District A Councilmember Susan G. Guidry said, “Proposed in the aftermath of Hurricane Katrina, the Lafitte Greenway is truly a transformative development for New Orleans. Connecting historic neighborhoods through four Council districts, the Greenway establishes a new corridor for transportation, health, neighborhood business, and community development in the heart of our city. Coming into office, I identified the Greenway as my top priority project, and I have been proud to work with the community leaders, particularly the Friends of Lafitte Greenway, whose tireless advocacy, planning, and community-building efforts have made this day a reality. The Greenway’s potential is immense, and today’s grand opening is only the beginning. I look forward to continuing to work to make the Greenway the best it can be as amenities, programming and community partnerships are established in the months and years to come.”
District B Councilmember LaToya Cantrell said, “The opening of the Lafitte Greenway signifies another milestone for the city’s transportation infrastructure. As we move forward, we must also encourage our residents to actively learn and understand vehicle, bicycle and pedestrian safety.”
With the completion of the Lafitte Greenway Bicycle and Pedestrian Path, New Orleans now has 100 miles of designated bikeways. The Lafitte Greenway Bicycle and Pedestrian Path connects to bikeways in the French Quarter and Central Business District via the Basin Street/ Loyola Avenue bikeway. It also crosses existing and future bikeways on North Galvez Street, North Broad Street, and North Jefferson Davis Parkway. Before Hurricane Katrina, there were only five miles.
The Lafitte Greenway Bicycle and Pedestrian Path is part of the Lafitte Corridor Revitalization Plan, which was developed by the New Orleans City Planning Commission in conjunction with the City’s Department of Public Works. The Lafitte Greenway Bicycle and Pedestrian Path was designed by Design Workshop and constructed by Durr Heavy Construction. Diedonne Enterprises, A&A Enterprises, Metro Service Group, Traffic Solutions, Balthazar Electrik, Contractor’s Source, RLH Investments LLC and Twin Shores served as DBEs on the project. Funding for this $9.1 million project comes from Disaster Community Development Block Grants and Louisiana Recreational Trails Grants.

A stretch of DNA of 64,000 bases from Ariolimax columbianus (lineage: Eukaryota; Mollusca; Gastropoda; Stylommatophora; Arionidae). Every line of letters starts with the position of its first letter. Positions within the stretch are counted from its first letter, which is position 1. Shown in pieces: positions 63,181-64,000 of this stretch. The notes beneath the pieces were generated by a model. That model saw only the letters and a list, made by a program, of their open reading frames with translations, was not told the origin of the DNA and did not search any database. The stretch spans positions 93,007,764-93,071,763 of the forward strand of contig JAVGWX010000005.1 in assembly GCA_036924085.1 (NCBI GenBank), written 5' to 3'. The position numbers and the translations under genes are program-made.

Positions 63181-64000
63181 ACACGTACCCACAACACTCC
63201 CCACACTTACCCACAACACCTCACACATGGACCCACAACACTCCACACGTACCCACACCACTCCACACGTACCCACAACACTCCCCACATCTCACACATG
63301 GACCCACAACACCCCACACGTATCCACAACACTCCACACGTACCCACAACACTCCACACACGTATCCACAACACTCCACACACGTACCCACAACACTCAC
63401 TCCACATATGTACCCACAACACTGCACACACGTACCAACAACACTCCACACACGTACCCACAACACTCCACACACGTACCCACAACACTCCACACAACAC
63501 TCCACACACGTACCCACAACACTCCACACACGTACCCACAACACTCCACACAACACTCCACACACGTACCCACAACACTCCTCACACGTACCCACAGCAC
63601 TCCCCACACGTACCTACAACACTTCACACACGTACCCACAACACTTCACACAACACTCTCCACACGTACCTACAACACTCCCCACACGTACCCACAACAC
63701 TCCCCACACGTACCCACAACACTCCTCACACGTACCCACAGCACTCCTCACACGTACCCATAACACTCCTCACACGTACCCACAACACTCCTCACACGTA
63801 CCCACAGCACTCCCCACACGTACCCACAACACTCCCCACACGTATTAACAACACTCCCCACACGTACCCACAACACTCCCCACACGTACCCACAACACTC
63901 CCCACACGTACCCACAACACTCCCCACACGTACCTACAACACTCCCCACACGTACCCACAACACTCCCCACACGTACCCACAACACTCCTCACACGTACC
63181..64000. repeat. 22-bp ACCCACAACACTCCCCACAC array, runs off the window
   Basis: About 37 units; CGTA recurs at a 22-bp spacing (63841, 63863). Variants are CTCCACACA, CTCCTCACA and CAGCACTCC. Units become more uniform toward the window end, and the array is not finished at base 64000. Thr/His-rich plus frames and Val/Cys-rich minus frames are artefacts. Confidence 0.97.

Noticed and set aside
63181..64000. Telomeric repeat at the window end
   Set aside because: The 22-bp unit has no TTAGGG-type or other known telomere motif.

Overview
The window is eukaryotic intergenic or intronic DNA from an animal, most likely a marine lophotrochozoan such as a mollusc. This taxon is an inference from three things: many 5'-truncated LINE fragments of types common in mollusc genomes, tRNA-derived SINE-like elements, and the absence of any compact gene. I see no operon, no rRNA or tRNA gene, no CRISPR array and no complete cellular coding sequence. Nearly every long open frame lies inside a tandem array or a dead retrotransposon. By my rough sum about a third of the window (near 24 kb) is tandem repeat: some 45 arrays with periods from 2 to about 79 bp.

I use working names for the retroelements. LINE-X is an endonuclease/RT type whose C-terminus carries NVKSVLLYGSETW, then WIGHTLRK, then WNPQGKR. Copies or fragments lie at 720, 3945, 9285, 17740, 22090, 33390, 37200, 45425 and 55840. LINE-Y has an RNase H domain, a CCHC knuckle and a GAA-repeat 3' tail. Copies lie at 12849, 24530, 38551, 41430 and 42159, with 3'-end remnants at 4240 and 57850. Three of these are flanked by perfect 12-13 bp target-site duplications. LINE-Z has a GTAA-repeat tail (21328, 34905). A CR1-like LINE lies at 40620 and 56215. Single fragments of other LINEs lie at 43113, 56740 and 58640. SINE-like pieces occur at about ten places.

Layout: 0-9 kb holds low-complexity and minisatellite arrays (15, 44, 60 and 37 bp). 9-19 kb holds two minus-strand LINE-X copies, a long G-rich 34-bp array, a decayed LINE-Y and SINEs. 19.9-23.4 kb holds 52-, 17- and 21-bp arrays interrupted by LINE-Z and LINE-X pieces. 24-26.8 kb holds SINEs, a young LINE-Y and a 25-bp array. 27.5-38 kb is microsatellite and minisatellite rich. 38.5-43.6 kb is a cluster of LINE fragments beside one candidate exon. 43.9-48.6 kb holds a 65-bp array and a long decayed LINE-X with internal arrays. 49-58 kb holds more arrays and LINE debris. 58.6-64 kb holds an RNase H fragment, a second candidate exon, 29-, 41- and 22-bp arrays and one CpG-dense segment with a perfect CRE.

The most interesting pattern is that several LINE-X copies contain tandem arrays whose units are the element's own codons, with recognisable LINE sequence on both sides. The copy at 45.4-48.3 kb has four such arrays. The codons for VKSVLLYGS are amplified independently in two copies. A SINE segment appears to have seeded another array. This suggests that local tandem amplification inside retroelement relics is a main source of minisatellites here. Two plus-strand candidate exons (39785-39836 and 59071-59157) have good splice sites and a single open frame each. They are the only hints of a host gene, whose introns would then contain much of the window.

Cedric Grant, Executive Director of the Sewerage and Water Board of New Orleans, said, “The Lafitte Greenway has been highly anticipated for many years and today’s ribbon cutting is validation of the extensive input from neighborhood and civic groups. This is more than just a green space; it is another important multi-modal transportation option that will serve as a gathering place for the entire city. This public investment will encourage further redevelopment from Bayou St. John to the French Quarter.”
Pat Forbes, Executive Director of the State of Louisiana Office of Community Development, said, “The City’s decision to invest disaster recovery funds in the Lafitte Greenway is already paying off in so many ways, and will continue to do so for many years. It has transformed a once-blighted industrial corridor into an amenity for residents and businesses in the Treme and Mid-City neighborhoods, it’s already spurring commercial projects, and it holds rainwater during storms, reducing run-off and flooding. Recreation, economic stimulus and resilience: it perfectly fits our mission to recover safer, stronger and smarter than before.”